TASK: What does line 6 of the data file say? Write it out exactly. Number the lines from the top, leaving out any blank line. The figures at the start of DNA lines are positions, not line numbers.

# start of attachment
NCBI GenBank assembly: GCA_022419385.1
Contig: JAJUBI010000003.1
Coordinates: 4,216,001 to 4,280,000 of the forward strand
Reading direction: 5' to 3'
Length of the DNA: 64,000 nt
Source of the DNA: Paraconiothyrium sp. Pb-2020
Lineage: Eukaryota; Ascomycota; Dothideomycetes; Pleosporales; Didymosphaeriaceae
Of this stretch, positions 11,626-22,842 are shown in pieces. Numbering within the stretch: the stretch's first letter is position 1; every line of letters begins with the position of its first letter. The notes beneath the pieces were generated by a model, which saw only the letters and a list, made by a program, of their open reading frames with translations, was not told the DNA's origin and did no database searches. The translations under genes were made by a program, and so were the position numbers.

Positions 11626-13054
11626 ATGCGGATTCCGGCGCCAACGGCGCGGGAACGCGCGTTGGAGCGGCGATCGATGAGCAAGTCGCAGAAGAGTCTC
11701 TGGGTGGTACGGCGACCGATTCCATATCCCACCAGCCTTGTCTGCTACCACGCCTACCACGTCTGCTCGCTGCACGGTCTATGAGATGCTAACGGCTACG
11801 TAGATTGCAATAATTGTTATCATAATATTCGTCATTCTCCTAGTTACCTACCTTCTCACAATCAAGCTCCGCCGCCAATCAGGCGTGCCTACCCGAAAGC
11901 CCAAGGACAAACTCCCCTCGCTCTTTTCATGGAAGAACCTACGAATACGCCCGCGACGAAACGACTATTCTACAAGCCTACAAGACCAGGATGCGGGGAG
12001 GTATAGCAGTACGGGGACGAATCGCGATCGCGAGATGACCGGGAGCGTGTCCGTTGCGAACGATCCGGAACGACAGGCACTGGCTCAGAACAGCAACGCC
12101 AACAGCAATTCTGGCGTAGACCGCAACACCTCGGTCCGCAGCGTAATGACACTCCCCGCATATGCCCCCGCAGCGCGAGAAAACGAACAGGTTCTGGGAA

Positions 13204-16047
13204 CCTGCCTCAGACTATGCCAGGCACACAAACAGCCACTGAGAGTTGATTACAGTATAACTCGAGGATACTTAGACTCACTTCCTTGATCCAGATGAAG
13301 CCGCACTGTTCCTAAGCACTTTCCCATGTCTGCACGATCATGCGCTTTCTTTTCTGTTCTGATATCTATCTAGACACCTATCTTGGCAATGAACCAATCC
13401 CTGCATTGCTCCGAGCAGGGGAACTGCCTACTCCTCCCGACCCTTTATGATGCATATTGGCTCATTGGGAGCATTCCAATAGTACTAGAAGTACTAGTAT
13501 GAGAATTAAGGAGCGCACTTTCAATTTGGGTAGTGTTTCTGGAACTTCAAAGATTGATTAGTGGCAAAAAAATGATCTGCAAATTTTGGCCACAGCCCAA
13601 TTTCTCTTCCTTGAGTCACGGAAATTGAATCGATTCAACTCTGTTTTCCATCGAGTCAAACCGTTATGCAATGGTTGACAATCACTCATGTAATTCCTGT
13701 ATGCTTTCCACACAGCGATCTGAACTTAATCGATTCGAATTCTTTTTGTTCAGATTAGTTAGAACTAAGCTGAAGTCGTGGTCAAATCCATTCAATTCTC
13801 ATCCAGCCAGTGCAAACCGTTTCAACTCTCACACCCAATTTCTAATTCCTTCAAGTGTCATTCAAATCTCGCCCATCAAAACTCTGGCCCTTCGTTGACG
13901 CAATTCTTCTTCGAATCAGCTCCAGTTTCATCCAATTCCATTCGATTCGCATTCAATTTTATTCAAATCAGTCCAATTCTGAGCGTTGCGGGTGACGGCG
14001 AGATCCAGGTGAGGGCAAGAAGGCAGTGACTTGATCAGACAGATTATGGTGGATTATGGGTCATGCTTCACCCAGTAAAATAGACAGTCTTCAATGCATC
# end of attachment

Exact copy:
Source of the DNA: Paraconiothyrium sp. Pb-2020